Terry McLaughlin: Catholic school a local treasure | TheUnion.com

Terry McLaughlin: Catholic school a local treasure

Catholic schools have faced tough times for years, but in the aftermath of the economic fallout from the coronavirus pandemic the National Catholic Educational Association announced that about 100 schools would not reopen in 2020.

Most of the closures were at the elementary level, but a number of venerable high schools also closed.

One of those was Cristo Rey High School in Newark, NJ, which had been praised for years for its work helping low-income students go to college. Every one of its graduates from the past 10 years was accepted to a college.

How fortunate we are that Grass Valley’s only Catholic school is not on that list of closures!

Steeped in the history of the Sierra Nevada, the oldest continuously operating Catholic school west of the Mississippi, Mount St. Mary’s Academy, celebrated its first day of class on Dece. 5, 1859, when the Rev. Thomas J. Dalton gathered 120 students in the chapel, site of the original St. Patrick Catholic Church. The May 14, 1860, entry in Father Dalton’s account book read: “Miss Johanna Fitzgerald took charge of the school” at the magnificent salary of $30 a month.

At the time, eager settlers were coming to Grass Valley in search of prosperity in the gold-riddled hills. But mines and mining settlements were dangerous places, and as quickly as the town filled with fortune seekers, it also filled with orphans. As the town grew and the parentless children multiplied, Father Dalton sent word back to County Cork in Ireland that he desperately needed sisters to operate an orphanage.

In 1863. Katherine Russell, better known as Mother Mary Baptist Russell, and four other nuns from the Sisters of Mercy arrived in Grass Valley to help the California Gold Rush miners’ orphans.

The Sisters of Mercy registered 66 girls and 43 boys the first day they took over the school in 1863. In 1866 the school, then called “academy,” moved into the brand new, three-story, multi-use structure it shared with the Sacred Heart Convent and Holy Angels Orphanage on the west side of South Church Street between Dalton and Chapel streets. The orphanage was operated by the Sisters of Mercy until 1932, and the convent was active until 1968.

Today, after more than 160 years of continuous operation, the school is housed in a red brick building at the rear of the Chapel Street parking lot and continues to offer outstanding education from pre-kindergarten through eighth grade.

One thing has remained constant: the exceptional educational experience provided by Mount St. Mary’s Academy for the children of Nevada County.

The students returned to in-person education in August 2020, pivoting frequently to safely comply with the mandates imposed by the state and the Diocese of Sacramento.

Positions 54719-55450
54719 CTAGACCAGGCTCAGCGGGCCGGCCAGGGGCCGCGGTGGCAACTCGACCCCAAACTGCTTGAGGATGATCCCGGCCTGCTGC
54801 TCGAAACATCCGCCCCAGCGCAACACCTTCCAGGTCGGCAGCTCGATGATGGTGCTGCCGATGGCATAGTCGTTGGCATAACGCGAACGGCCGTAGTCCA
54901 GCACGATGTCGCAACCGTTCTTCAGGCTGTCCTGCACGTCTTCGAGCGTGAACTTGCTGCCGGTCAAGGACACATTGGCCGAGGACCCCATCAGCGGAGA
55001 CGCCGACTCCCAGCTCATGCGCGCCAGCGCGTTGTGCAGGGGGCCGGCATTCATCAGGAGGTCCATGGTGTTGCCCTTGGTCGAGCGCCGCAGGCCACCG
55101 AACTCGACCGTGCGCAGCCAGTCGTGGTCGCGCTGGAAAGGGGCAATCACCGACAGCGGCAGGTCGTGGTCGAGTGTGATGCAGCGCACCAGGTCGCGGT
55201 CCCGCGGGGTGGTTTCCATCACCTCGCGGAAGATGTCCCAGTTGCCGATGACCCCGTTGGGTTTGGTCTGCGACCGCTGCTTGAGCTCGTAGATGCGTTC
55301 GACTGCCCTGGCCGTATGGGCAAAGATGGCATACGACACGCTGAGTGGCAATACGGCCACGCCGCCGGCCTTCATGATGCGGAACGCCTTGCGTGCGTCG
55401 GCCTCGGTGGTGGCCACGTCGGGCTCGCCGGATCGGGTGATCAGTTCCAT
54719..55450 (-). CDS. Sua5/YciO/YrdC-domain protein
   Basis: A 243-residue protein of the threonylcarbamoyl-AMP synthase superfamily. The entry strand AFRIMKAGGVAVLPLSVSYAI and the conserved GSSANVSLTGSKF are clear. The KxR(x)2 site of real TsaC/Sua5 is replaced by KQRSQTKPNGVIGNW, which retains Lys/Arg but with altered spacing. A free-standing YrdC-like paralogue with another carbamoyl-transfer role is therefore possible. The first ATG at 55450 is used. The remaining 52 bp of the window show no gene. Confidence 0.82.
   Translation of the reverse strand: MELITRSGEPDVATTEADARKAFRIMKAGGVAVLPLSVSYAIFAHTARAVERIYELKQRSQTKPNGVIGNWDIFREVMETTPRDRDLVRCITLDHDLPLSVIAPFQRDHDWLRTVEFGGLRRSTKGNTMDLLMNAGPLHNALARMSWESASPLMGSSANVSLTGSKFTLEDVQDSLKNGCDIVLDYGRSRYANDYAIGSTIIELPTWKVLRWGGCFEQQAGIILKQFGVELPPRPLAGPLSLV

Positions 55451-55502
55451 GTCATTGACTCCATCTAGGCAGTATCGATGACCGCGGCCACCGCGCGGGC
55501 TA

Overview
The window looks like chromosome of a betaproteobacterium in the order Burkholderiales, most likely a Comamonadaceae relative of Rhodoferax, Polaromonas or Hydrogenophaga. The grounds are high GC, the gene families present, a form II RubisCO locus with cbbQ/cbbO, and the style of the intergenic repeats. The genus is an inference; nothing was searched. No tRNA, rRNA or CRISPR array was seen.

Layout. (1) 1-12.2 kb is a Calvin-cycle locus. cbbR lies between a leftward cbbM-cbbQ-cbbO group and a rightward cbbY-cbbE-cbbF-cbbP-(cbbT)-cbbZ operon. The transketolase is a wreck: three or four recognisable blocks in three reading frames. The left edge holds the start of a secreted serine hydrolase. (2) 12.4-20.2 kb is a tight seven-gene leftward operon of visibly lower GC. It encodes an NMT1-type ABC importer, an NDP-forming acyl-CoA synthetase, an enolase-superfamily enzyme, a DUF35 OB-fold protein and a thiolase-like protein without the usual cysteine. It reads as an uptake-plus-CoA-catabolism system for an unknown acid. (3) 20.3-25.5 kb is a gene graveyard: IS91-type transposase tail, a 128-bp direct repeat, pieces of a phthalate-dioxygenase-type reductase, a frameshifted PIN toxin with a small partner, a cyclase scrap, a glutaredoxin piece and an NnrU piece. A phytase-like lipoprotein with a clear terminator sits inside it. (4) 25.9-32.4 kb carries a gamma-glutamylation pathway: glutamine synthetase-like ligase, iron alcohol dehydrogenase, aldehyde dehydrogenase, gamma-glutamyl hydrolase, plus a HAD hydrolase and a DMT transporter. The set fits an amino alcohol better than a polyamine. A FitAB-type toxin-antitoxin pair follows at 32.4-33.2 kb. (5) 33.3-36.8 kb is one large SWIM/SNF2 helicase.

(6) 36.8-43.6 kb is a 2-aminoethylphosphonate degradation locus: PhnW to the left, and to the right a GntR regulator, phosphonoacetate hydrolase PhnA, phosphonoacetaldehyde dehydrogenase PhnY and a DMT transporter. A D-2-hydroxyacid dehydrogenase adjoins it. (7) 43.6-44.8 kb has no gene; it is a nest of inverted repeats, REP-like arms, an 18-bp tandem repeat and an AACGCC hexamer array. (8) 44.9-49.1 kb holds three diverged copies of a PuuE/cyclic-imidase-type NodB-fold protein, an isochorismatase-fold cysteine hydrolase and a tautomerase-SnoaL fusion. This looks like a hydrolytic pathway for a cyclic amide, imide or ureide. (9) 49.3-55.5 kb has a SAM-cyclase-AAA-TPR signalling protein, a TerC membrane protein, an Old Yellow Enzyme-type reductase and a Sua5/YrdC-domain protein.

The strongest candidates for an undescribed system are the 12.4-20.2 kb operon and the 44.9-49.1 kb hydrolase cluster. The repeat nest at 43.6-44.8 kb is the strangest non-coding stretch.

As with so many Catholic schools right now, Mount St. Mary’s Academy has experienced a dramatic increase in enrollment. “All children need routine and consistency,” says Principal Edee Wood. “We have had a huge influx of enrollment this year because people recognize that we are committed. They can feel confident in the protocols we have in place.”

Teacher Dina Rubino adds: “We have embraced and welcomed students of every faith. Parents who have never thought about a Catholic school now see what we’re all about and wouldn’t think of leaving.”

One of the Mount St. Mary’s parents says it best: “I can’t sum up all the blessings that come with this special place. … One of the most important benefits is the community and the culture. Our students are so good at welcoming and making each other feel valued and loved. … The mercy they are shown and engage in every day are things that one can’t quantify but make each student better people. … There is a deep connection between students, families and staff, a blurring of lines that allows for more positive encouragement for all. … We are all encouraged to look beyond and outside of ourselves to help others and be our best selves.”

To celebrate more than 160 years of quality education, and to make sure that future generations of Nevada County students are able to have the opportunity to share in this experience, 4-The-Kids Fundraising, a new local non-profit organization, is sponsoring a drive-through charity event on June 11 to benefit Mount St. Mary’s Academy.

The event includes a take-out dinner, beverages, game and prize opportunities, and a look into the history of Mount St. Mary’s Academy. Prizes include special events or gift certificates from local businesses. For more information, visit http://www.4thekidsfundraising.com.

Terry McLaughlin, who lives in Grass Valley, writes a twice monthly column for The Union. Write to her at terrymclaughlin2016@gmail.com.

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